Obesity and how it affects your dog
April 8, 2021
Obesity in pets in the UK is a massive problem. Up to 50% of pets are above their ideal weight for their breed, age and sex. This extra weight also causes additional health issues such as diabetes, osteoarthritis and cardiovascular disease, subsequently increasing the cost of care for the owners as a result. According to a 2020 PDSA survey, 16% of dog owners have admitted to feeding more treats to their pets since the start of lockdown. Dog owners have also been more likely to have fed their pet more human food as part of their dog’s main meal during the same period.
Is my dog overweight?
Would you know if your dog was overweight? In fact, how would you tell if your pet had any issue with their weight at all? It can be difficult to tell with an untrained eye. However, there are some easy and simple visual cues owners can check for.
Visit our YouTube channel which shows how you can check your dog’s body to get an idea if their weight is an issue
There’s also this really handy pictogram to download here to help owners check their dog’s body condition.
#didyouknow that obesity can also shorten your dog’s life AND reduce their quality of life? On average, it can take up to 2 years off the life of a dog. This equates to around 8 years off a human life!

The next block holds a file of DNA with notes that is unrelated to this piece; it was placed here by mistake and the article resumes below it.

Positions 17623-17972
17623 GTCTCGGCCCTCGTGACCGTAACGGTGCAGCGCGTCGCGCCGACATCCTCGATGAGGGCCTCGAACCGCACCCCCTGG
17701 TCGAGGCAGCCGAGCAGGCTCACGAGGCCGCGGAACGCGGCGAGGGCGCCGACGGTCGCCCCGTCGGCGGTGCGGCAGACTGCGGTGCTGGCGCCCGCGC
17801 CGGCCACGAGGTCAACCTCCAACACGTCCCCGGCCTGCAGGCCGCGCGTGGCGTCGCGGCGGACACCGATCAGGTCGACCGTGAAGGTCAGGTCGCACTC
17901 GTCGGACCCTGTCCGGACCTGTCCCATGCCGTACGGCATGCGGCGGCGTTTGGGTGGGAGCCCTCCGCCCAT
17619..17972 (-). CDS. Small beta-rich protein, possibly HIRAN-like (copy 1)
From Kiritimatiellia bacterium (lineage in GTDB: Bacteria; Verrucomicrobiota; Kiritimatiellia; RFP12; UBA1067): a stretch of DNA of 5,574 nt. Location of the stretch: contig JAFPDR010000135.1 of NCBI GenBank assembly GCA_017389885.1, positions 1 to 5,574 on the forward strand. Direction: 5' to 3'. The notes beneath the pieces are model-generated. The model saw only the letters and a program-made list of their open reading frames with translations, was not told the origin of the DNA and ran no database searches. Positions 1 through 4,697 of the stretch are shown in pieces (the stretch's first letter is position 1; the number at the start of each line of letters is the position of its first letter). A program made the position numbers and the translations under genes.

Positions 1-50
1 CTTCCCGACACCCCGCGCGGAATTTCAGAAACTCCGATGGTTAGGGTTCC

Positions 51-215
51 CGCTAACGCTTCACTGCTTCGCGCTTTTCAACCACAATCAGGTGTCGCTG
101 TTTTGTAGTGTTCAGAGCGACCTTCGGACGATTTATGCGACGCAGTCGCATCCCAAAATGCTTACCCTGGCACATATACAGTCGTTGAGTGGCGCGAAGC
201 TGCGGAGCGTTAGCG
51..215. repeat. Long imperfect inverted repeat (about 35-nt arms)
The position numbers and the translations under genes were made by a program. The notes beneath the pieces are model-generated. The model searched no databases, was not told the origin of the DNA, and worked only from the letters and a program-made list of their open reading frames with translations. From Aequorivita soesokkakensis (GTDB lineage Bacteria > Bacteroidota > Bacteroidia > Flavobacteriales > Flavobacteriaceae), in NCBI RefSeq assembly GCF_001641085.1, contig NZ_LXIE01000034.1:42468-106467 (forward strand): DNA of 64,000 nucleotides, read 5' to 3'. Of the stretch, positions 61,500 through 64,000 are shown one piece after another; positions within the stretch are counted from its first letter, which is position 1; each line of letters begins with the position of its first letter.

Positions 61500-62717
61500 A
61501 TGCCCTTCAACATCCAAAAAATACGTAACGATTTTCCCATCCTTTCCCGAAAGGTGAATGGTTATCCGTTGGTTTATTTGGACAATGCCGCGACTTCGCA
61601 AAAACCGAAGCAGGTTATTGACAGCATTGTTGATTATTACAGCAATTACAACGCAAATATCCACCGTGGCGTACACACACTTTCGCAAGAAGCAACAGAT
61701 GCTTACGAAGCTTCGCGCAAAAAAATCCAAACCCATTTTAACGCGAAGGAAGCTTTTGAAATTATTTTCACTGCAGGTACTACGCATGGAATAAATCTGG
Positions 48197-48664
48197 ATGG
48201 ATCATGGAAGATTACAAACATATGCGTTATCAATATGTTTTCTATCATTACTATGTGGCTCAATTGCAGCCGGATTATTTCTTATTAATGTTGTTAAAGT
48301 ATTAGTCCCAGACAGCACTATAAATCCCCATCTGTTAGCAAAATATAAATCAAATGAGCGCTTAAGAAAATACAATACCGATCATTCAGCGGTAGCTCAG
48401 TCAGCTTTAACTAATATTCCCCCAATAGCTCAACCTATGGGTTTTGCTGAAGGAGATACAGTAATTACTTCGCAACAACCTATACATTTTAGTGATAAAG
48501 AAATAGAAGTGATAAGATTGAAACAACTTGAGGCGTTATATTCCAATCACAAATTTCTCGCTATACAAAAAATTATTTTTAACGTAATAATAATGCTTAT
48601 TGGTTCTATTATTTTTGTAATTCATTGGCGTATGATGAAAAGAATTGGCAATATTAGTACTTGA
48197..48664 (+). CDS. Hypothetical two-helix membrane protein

What can I do?
So what can you do if you think your pet is overweight? With the weather becoming brighter, lighter and warmer why not take your best bud out for a #walk. It’s scientifically proven that exercise, even walking, and being outdoors can improve your mental and physical health, so what have you got to lose!! If you take the plunge, why not tag us in pictures of your walks #rowanvets #walk. We’d LOVE to see you and your pet getting healthy and fit.
Weighing your dog’s food is another good way to ensure that you are not overfeeding your pet. Don’t forget to include and account for any treats you give your dog as part of their daily calorie intake. Here’s a handy chart to show how these treats can add up.
If you would like advice or information on how to best manage your dog’s weight, call the team today on 01772 639800 OR 01253 766352 or open a chat on PetsApp.
We also run a nurse Weight Clinic to help you identify and manage your pet’s weight gain.